Report from Insights: CPAs central to Sage’s strategy
Helping your small-biz clients get credit
Weaver merges in Elms Faris
Make the choice to pass the CPA Exam
The IRS Oversight Board releases its 2009 report
IRS staff are divulging private taxpayer info
Planning for the Medicare tax on investment income
Now may be the time for nonpro;ts to look into M&A
IASB revises fair value of ;nancial liabilities
the spirit of accounting
The Gordian Knot of pension accounting
The case for CPAs using wealth managers
The 2010 Top New Products
The leaders in low-cost accounting
Preparation precedes pro;ts
CRM: One size does not ;t all
New strategies in client retention
Stepping up from marketing to practice growth
Rebecca Ryan asks, Is your ;rm too busy?
26 VAR News
32 New Products: Software
32 New Products: Books
35 Advertiser Index
Despite amassing a grade point average in college that rivaled my points-per-game average as an inept high school basketball player, I actually explored the idea of taking the LSATs and at- tending law school. Toward that end, I sought out one of the law school professors, a vibrant
and charismatic woman who taught contract law. I was not so much focused on her outline of what to
expect during the ensuing three years, but was far more entranced by her personal tale of attending law
school in the late 1950s at a Northeastern college, which shall remain anonymous.
Very early on, she told me she asked a male classmate a question and
instead of a reply, she got a stern reprimand that she was “occupying a
seat that should have gone to a man.”
I’m still astonished that someone could display such brazenly sex-
ism, even in a bygone era where social or even legal repercussions were
I remembered that conversation after reading that some 10 accounting
;rms were recently cited as Best Accounting Firms for Women by the
American Society of Women Accountants and the American Woman’s
Society of CPAs, which conducted the survey in conjunction with research concern Wilson-Taylor Associates. Some 20 ;rms participated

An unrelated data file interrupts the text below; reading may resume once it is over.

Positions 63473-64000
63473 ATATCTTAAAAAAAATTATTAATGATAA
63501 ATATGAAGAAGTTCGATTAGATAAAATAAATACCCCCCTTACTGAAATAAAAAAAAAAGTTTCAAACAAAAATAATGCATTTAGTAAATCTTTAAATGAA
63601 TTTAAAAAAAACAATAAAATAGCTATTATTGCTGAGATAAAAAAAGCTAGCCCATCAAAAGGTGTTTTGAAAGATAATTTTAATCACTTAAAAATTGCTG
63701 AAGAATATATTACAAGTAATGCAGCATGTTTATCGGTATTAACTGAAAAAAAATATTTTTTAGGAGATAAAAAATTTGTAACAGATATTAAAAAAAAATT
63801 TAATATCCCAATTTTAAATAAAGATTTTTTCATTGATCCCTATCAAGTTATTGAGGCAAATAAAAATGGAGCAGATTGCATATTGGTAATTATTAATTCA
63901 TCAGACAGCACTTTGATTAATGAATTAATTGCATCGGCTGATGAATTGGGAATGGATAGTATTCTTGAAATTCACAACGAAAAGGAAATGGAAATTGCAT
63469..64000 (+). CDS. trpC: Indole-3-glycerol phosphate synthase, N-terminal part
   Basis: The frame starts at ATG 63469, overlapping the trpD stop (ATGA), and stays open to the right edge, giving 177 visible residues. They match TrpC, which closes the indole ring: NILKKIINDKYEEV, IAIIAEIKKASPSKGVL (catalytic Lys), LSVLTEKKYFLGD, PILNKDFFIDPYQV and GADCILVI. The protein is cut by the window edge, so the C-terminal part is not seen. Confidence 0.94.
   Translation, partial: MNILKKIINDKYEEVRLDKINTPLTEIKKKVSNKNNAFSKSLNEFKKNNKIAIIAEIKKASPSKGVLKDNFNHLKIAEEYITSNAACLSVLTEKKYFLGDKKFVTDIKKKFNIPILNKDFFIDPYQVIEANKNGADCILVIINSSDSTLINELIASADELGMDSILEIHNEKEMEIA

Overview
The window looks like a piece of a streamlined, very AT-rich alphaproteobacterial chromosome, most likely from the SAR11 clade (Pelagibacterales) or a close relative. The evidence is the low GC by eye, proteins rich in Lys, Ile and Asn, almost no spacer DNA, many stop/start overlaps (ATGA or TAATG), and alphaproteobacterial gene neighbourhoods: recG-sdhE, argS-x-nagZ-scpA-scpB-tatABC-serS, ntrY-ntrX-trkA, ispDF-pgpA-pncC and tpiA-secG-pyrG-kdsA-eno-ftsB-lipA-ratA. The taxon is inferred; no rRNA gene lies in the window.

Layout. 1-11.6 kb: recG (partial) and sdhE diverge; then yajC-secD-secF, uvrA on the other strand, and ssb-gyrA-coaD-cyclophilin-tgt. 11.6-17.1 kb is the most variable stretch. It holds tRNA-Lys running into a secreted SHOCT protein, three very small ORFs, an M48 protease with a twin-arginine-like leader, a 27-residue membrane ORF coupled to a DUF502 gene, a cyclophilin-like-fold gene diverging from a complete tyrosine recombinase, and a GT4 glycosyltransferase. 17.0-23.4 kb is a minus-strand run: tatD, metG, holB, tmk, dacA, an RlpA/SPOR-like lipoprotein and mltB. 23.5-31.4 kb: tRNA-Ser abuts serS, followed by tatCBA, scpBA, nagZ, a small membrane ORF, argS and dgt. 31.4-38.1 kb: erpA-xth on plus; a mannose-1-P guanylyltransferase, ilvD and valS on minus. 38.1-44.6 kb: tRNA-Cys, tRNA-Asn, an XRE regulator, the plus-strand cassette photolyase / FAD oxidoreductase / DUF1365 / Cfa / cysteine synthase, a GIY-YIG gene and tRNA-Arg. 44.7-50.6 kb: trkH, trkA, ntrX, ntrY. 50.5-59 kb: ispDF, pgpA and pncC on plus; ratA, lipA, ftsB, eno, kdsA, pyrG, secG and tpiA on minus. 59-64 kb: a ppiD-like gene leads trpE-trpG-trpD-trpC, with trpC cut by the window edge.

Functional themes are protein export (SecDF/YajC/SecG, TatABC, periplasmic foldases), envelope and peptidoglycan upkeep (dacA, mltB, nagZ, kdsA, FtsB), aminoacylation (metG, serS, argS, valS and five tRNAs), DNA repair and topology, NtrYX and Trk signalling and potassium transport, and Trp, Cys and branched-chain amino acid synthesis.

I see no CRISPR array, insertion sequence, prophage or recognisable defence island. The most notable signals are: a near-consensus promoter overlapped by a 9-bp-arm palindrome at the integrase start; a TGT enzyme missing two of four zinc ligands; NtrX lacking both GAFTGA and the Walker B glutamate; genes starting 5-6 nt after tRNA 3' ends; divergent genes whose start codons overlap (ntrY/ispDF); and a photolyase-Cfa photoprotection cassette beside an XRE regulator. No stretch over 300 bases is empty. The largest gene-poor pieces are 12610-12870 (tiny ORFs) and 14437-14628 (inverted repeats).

in the inaugural study, the 2010 Accounting MOVE Project List of Best
Accounting Firms for Women, and they were ranked on such criteria
as range, depth and success of programs, and workplace culture with
regard to women at the mid-level position and above.
I found the study particularly relevant, since one of the most cited
statistics in accounting is that more than half of accounting graduates
are female, but women comprise something on the order of 15 percent
of partners and shareholders at accounting ;rms. ;e demographics as
women advance up the chain of command are inarguably o;-kilter.
In the last issue, I wrote about the underpinnings of the future accounting ;rm, with an emphasis
on career customization and workplace ;exibility. But as I mentioned, and is reiterated in the report,
;exibility is one solution to successfully keeping and retaining women (and men), but obviously not a
panacea for gender parity. Several of the report’s other conclusions jumped out at me, including a ;nd-ing that women are an overlooked resource for gaining and retaining clients, currently a critical issue
for ;rms. ;ere was also scant evidence of women’s initiatives. ;e recommendations that the report
issued are more common sense than revelatory, such as starting retention e;orts and career planning
at the point of hire, and implementing women’s initiatives to help build the pipeline of female talent.
I feel, as I’m sure others do, that there should also be more women-centric accounting events throughout the year. By coincidence, in our second October issue, if you’ll pardon a small dose of self-promotion,
we’ll run our annual special section on “the Most Powerful Women in Accounting,” which we hope next
year to expand beyond print with a live event.
But I would be remiss if I didn’t mention the ;rms that made the list. ;ey are: BDO in N. Y.; Berry
Dunn McNeil & Parker in Portland, Maine; ;e Bonadio Group in Pittsford, N. Y.; CCR in Westborough,
Mass.; Hood & Strong in San Francisco; Jones & Roth in Eugene, Ore.; Moss Adams in Seattle; Rothstein
Kass in Roseland, N.J.; William Vaughan Co. in Maumee, Ohio; and Wiss & Co. in Livingston, N.J.
We’ve obviously come a long way since that law professor’s rude encounter a half-century ago, but
few would argue that there’s still work to do.
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